Stuff You Should Consume - May 30, 2023
Welcome to this week’s edition of “Stuff You Should Consume,”— a weekly compilation of interesting political content for Message Box readers.
“Are the Anti-Trump GOP Forces Starting to Implode?” by Jonathan Martin, Politico
Youngkin’s refusal to fully rule out a 2024 bid illustrates both how much he wants to keep the option open and the lingering hunger in the top ranks of the party for another option. That said — and insert a trigger warning here for veterans of the Wes Clark, Rick Perry and Michael Bloomberg campaigns — late entrants have invariably flopped in modern primaries.
But, again, this is all delightful to Trump, who is thrilled about the prospect of more candidates carving up the opposition. Never one for subtext, the former president responded to Scott’s entry by gleefully saying the primary “is rapidly loading up with lots of people.”
“The Rise, Fall And Potential Resurrection Of Ron DeSantis” by Geoffrey Skelley, FiveThirtyEight
As things stand, though, only DeSantis is close to Trump in net favorability among the high-profile Republicans running or expected to run for president. His profile as a Trump-like figure — but one presenting himself as more electable — has made him almost as well-liked as Trump among Republicans, despite not being as well known. In an average of national polls since April 1, DeSantis had a favorable rating of 72 percent and an unfavorable rating of about 15 percent, putting his net favorability at +57 among Republicans. By comparison, Trump’s net favorability was at +60, but nearly all Republicans had an opinion about him, whereas 87 percent, on average, had an opinion of DeSantis. As such, DeSantis has an opportunity to win over some of the remaining Republicans who don’t know him well.
“Meatball Ron is finally on the menu” by Kyle Tharp, FWIW
If the Twitter launch and website were a little rough, interest in DeSantis’ launch video was a bright spot for the campaign. It was well-produced and has been seen by millions of people across major social media platforms … On Twitter, the video received 23.8 million impressions already, compared to 2.9 million impressions on Tim Scott’s April 12th launch video, and 9.1 million impressions on Nikki Haley’s February 14th launch video. President Joe Biden’s launch video received 44.8 million impressions. Note: Twitter recently eliminated public view counts for videos on its platform, so these numbers reflect the amount people who saw the video tweet in their feeds.
The video also received 125,000 views on Facebook, 1.9 million views on Instagram, and 236,000 views on Rumble. It’s a strong showing by any measure
“Clarence Thomas’s newest opinion would literally bring back child labor” by Ian Milhiser, Vox
Under the approach Thomas lays out in his Sackett concurrence, the federal ban on child labor is unconstitutional. So is the minimum wage, federal laws protecting the right to unionize, bans on workplace discrimination, and nearly all other regulation of the workplace. Thomas’s approach endangers countless laws governing private business, from rules requiring health insurers to cover people with preexisting conditions to the ban on whites-only lunch counters. And even that is underselling just how much law would be snuffed out if Thomas’s approach took hold.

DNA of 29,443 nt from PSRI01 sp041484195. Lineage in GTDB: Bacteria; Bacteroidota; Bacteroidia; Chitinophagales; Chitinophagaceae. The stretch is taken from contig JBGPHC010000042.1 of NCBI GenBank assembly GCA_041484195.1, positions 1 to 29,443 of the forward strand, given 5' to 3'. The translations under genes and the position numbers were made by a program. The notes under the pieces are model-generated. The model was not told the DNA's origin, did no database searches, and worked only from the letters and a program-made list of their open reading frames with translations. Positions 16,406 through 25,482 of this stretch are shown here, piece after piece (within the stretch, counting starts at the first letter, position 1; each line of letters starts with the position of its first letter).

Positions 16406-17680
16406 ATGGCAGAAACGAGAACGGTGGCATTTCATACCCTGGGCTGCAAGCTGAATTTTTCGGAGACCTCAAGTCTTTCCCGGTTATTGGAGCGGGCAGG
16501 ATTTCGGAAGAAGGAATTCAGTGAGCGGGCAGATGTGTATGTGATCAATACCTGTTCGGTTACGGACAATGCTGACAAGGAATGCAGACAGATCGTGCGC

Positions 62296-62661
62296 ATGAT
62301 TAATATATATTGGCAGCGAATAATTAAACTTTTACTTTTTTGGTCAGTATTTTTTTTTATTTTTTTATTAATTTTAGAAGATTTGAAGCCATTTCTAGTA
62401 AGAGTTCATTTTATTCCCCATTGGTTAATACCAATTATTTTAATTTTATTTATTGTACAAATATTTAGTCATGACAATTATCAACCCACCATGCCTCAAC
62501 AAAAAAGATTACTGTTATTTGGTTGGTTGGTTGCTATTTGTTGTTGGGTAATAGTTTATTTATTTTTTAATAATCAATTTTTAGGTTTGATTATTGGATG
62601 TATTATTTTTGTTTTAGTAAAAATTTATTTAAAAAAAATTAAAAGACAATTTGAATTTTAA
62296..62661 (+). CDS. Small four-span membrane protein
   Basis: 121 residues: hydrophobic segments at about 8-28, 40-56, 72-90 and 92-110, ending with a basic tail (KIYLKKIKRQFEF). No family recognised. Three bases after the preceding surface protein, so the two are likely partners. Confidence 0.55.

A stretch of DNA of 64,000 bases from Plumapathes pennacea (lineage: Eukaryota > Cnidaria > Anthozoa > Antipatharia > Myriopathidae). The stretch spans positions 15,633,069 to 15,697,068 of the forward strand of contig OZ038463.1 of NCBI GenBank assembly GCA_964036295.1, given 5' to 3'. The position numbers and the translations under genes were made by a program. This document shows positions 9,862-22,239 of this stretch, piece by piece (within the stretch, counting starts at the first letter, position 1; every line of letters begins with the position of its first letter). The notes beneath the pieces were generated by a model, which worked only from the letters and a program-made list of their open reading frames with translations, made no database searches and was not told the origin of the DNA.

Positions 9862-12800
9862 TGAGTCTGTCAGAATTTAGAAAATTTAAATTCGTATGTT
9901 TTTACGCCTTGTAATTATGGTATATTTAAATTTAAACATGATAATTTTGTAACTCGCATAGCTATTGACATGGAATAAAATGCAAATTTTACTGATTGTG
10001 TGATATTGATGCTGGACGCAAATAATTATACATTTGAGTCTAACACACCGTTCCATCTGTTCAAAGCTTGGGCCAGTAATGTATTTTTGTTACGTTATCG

Though Thomas has said similar things in the past, his opinion in Sackett is one of the most nihilistic opinions written by any federal judge in the last nine decades. This opinion is particularly notable, moreover, because it is joined by another justice, Neil Gorsuch. Gorsuch, who was appointed to the Court in 2017, had not previously revealed just how far he is willing to go in sabotaging the United States government.
“Is the Surge to the Left Among Young Voters a Trump Blip or the Real Deal?” by Tom Edsall, New York Times
In a report published this month, “What Happened in 2022,” Catalist, a progressive data analysis firm, found more developments among young voters that favor Democrats: “Gen Z and millennial voters had exceptional levels of turnout, with young voters in heavily contested states exceeding their 2018 turnout by 6 percent among those who were eligible in both elections.”
“Trump workers moved Mar-a-Lago boxes a day before FBI came for documents” by Devlin Barrett, Josh Dawsey, Spencer S. Hsu and Perry Stein, Washington Post
Two of Donald Trump’s employees moved boxes of papers the day before an early June visit by FBI agents and a prosecutor to the former president’s Florida home to retrieve classified documents in response to a subpoena — timing that investigators have come to view as suspicious and an indication of possible obstruction, according to people familiar with the matter.
Trump and his aides also allegedly carried out a “dress rehearsal” for moving sensitive papers even before his office received the May 2022 subpoena, according to the people familiar with the matter who spoke on the condition of anonymity to describe a sensitive ongoing investigation.